Several insurance groups are asking the CMS to allow them to charge higher out-of-pocket costs for grandfathered Affordable Care Act plans to account for drastically rising drug costs.
The Blue Cross and Blue Shield Association requested the agency change the methodology for grandfathered plans' charges to beneficiaries. Currently, the plans can raise or lower their deductibles or maximum out-of-pocket limits by medical inflation plus 15 percentage points. That's calculated using the Consumer Price Index for all urban consumers published by the Labor Department.
But that doesn't properly address healthcare costs, the association said in comments to the CMS.
Instead, the Blues want the CMS to move to a methodology that uses projections on the "average per enrollee private health insurance premiums for the National Health Expenditure Accounts" that the CMS actuary produces.
The CMS asked insurers for information on the challenges that employer and group health plans face in keeping grandfathered status, which had to be established before March 23, 2010. The plans are exempt from meeting certain ACA requirements, such as coverage of essential health benefits.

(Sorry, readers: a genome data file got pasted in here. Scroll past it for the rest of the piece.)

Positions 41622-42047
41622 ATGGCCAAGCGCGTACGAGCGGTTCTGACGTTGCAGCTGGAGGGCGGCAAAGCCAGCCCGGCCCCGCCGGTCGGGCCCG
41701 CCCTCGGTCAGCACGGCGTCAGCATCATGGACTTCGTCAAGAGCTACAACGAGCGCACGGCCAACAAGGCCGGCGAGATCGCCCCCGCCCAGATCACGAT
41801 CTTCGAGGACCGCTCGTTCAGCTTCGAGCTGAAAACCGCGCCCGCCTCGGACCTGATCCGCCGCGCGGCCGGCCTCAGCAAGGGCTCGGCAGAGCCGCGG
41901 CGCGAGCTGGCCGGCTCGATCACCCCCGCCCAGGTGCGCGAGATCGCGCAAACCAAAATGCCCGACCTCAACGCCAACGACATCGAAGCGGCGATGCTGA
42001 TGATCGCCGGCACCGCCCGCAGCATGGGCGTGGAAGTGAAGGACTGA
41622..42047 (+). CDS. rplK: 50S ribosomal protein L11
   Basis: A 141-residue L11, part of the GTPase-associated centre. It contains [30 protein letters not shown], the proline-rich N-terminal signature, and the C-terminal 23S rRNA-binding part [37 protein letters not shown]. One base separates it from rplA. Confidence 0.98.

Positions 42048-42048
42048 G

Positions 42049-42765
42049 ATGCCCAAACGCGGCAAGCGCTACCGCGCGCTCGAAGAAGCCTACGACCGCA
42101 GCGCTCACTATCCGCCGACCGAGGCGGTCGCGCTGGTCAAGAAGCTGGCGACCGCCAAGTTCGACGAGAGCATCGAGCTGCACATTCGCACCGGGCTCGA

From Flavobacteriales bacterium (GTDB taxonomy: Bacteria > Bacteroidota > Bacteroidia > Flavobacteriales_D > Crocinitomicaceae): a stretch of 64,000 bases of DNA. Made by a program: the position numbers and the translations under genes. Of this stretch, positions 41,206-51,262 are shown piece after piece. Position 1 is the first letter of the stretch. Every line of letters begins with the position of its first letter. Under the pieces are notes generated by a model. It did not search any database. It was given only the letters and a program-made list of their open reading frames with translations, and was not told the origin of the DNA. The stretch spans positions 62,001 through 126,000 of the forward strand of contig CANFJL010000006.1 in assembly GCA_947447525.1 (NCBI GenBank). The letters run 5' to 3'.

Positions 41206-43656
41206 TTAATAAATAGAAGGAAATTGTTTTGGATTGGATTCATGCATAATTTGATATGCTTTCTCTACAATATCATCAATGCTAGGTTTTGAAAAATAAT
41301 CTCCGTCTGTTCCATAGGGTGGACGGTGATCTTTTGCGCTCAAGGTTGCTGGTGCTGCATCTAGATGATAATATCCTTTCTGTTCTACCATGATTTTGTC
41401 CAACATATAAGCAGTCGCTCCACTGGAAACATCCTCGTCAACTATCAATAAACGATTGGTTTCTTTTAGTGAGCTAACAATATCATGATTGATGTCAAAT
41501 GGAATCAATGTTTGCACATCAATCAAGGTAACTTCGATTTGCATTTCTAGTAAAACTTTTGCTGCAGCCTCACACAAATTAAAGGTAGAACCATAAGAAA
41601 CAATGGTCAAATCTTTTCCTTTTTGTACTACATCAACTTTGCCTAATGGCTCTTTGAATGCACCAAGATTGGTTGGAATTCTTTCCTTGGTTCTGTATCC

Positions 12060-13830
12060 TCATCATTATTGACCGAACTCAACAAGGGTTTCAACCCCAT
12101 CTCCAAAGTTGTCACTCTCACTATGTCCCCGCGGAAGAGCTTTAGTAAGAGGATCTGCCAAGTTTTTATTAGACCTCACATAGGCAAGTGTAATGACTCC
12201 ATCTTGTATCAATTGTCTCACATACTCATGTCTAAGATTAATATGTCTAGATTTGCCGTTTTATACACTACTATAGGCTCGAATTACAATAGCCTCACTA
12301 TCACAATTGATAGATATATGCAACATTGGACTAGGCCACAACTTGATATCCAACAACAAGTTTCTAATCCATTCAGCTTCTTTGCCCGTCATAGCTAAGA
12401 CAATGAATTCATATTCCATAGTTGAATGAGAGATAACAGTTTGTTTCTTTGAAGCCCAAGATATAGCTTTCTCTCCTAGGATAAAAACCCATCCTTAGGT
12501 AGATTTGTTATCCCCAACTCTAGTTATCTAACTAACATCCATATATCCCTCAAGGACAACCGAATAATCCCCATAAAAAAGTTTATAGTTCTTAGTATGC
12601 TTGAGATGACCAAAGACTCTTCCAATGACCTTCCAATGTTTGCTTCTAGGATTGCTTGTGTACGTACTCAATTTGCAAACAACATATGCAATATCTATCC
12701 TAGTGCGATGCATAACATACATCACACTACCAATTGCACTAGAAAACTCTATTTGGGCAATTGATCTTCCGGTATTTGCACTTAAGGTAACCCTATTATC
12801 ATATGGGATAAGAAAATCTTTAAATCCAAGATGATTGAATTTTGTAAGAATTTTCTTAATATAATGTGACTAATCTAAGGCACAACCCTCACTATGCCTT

The number of grandfathered plans has shrunk since the ACA was signed into law. Last year, 20% of employers offering health plans had at least one grandfathered plan, a survey from the Kaiser Family Foundation said.
The American Benefits Council, a group that lobbies for employer-sponsored plans, said in comments that the CMS needs to enable plans to increase prescription drug copays because "prescription drug inflation exceeds medical inflation."'
The council said that the vast majority of its more than 440 members no longer offer grandfathered plans, as employers shift toward high-deductible health plans with health savings accounts.
The Blue Cross and Blue Shield Association, which represents 36 insurers, said that its plans have about 700,000 members covered by grandfathered plans on the individual market.
"Extrapolating this to the total individual market, there are likely over 1 million persons still enrolled in grandfathered individual market coverage," the comments said.
Anecdotally some of the reasons the plans have stuck around is that they are cheaper than plans sold on the ACA exchanges.
The association said any new flexibility given to grandfathered plans in the group market should also apply to individual market plans as well.